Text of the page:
Last Ice Age Didn’t Wipe Out All Vegetation After All?

In the last Ice Age it was thought that all of the existing vegetation at the time of the massive ice sheets had been wiped out by the freezing temperatures and excessive pressure caused by the sheets themselves. But scientists have shown that some vegetation did survive in Scandinavia, which challenges this long-held scientific “truth”.

Originally, modern Scandinavian trees were thought to have arrived when some of the southern species of tree migrated north after the ice age, which was about 9,000 years ago. However, research published in the Science Mag science journal has shown that some conifers survived the ice age by existing on large peaks above the ice or on islands and on the coast.

Scandinavia Tree

Professor Eske Willerslev of the Centre for GeoGenetics at the University of Copenhagen reported that the species survived in small pockets which the ice couldn’t touch, before spreading outwards after the ice melted. But how did they survive in the ice, how did they find the room and shelter needed to stay alive amongst the fraught surroundings?

The answer is nunataks. Nunataks are common in glacial regions and pop out of the ice like a tiny island. They don’t have any ice or snow within its structure, or on the edges of it, which makes them the perfect place for a plant to grow and survive.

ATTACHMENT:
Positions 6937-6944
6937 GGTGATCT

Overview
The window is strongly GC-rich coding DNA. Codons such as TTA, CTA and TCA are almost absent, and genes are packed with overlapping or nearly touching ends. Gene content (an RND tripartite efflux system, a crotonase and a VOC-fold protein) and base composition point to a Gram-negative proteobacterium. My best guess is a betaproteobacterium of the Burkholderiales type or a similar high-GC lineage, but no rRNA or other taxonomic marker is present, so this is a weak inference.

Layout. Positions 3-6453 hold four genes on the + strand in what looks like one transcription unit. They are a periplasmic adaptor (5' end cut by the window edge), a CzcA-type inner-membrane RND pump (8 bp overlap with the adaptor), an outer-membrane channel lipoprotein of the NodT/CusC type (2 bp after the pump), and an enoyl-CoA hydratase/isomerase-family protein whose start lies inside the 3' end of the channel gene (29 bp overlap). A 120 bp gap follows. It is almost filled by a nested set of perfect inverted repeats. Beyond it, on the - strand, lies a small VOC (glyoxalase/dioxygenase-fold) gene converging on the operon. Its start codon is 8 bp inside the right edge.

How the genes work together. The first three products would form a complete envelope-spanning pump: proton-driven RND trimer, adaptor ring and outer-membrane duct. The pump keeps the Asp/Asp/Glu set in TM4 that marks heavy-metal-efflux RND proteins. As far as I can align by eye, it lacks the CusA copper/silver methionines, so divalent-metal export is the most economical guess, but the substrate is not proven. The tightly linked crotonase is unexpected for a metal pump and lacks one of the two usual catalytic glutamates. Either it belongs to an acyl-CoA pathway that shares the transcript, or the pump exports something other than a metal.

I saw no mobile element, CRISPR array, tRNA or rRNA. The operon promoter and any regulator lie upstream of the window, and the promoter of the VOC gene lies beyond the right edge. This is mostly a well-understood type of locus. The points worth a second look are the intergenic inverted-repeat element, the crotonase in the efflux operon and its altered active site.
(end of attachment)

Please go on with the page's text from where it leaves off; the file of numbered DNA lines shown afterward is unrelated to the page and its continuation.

To find these results, the researchers used the DNA of two types of modern plant and the composition of the plants in the sediments of lake-core samples; yes, this is incredibly complicated. But to explain it in English, they compared the DNA of the old and the DNA of the new to see how much they matched up. If they were the same, or incredibly similar, then that means they are probably the same species.

However, the only issue with this theory is that modern nunataks in Greenland don’t have any plants growing on them, so how could this have happened in the age of ice? Of course, this doesn’t attack the fact that they have discovered that certain species around today may have existed before the Ice Age, but it does attack their theory as to why.

On a side note, this is why we have to love science because something which has stood as fact for so long has now been challenged. It sure as hell beats other fields of study where most things tend to stay the same all the time.

What do you think about these new findings, and how do you think these plants survived the Ice Age?